Who considers the power of your anger? Your wrath is as great as the fear that is due you. So teach us to count our days that we may gain a wise heart. Turn, O LORD! How long? Have compassion on your servants! Satisfy us in the morning with your steadfast love, so that we may rejoice and be glad all our days. Make us glad as many days as you have afflicted us, and as many years as we have seen evil.
Psalm 90:11-15 NRS
Many people are troubled by the wrath of God. They ask how such anger, especially as seen in the Old Testament, can be consistent with the love of God. (At the outset, don’t dismiss this as some outdated Old Testament idea. The doctrine of Hell is a New Testament teaching, coming first from the mouth of Jesus [no less than 7 times in the Gospels]!)
There are several things we need to say at the outset. First of all, God is love but he gets angry. That is a vital distinction. His love is who he is, while his anger is a temporary emotion. Second, his anger is not primarily for himself and what has been done to him. His anger is over the violation of his creation standards and for what we are doing to ourselves in that violation. Third, God is a person, and if he can experience affection, as he does, he can also experience anger. They are two sides of the same coin. You can’t have one and not the other. But God’s love is not merely affection. It is the conscious and joyful choosing of the best for another person at whatever cost to oneself.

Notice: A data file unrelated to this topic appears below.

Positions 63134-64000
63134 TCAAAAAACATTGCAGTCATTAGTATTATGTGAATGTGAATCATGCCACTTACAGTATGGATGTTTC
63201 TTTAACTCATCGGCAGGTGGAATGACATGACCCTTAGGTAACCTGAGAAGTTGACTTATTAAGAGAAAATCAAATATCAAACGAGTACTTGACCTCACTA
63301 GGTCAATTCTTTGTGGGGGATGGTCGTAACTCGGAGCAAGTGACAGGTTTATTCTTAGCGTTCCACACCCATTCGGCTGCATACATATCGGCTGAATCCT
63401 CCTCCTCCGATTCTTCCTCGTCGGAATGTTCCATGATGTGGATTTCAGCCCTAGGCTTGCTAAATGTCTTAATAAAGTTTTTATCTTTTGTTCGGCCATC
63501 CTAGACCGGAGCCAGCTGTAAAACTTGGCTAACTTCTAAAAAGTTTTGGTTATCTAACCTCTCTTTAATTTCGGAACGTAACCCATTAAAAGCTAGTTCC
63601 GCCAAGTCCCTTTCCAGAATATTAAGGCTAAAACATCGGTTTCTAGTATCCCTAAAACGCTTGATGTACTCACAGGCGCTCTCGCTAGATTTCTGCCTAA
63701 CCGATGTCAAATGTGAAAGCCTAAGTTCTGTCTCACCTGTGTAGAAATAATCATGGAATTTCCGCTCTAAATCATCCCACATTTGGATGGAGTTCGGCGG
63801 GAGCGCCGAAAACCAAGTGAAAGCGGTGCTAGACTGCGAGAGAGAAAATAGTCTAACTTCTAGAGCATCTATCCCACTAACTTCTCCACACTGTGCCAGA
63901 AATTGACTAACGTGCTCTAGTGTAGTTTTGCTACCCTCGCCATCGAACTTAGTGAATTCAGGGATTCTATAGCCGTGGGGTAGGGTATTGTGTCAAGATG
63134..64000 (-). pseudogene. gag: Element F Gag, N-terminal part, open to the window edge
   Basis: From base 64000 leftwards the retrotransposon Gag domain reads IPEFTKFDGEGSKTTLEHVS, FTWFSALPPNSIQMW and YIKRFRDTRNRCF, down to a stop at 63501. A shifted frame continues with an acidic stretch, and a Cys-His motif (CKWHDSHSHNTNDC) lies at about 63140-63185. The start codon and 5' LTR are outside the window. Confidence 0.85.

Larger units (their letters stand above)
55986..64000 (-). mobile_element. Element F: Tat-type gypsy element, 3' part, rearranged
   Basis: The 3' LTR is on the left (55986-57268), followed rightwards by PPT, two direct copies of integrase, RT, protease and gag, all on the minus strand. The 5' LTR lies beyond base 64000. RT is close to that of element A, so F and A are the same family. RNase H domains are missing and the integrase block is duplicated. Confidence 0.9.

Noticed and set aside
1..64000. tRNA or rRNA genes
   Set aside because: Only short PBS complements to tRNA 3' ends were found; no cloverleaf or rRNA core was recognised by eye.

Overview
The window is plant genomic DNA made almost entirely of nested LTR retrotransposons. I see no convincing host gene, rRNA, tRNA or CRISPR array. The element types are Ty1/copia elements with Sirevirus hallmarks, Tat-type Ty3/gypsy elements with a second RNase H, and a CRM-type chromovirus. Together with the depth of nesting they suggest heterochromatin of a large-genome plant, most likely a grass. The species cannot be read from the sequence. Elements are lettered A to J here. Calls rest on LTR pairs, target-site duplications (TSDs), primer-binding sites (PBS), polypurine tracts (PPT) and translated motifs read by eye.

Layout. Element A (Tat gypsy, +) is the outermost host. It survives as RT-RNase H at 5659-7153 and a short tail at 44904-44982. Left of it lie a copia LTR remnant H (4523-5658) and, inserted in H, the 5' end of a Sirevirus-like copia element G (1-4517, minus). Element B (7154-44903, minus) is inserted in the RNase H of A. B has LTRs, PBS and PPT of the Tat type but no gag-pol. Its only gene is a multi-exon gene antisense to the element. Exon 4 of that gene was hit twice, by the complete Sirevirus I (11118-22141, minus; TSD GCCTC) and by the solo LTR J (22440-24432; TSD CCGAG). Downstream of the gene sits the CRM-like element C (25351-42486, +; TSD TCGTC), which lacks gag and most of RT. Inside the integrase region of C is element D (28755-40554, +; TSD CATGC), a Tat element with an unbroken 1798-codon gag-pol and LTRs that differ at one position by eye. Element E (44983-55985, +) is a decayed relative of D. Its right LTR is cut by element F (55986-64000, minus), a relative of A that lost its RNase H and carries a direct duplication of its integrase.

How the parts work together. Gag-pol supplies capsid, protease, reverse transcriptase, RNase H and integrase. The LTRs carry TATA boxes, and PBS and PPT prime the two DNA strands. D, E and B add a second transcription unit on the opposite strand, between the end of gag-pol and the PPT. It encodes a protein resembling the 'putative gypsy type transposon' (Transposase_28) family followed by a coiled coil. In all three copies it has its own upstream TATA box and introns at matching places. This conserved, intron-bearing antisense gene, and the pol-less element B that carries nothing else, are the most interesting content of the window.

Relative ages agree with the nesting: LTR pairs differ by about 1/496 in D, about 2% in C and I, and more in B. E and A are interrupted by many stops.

A man has a beautiful and intelligent teen-aged daughter. She is the light of his life. But she is hanging out with a bunch of low-lifes who are into alcohol, drugs, and group sex. And when he tries to tell her that she is ruining her life and headiing for an early grave, she says, “Dad, you don’t love me,” and flounces out. What is going to be his reaction? He’s going to be angry! Why? Because he doesn’t love her? No, precisely because he does!
It is the same with God. For a thousand years the Hebrew people, excellent examples of the rest of us, thumbed their noses at the God who had saved them from Egypt and given them the land of Canaan, choosing to live in defiance of his lifegiving covenant. And he is not supposed to get angry?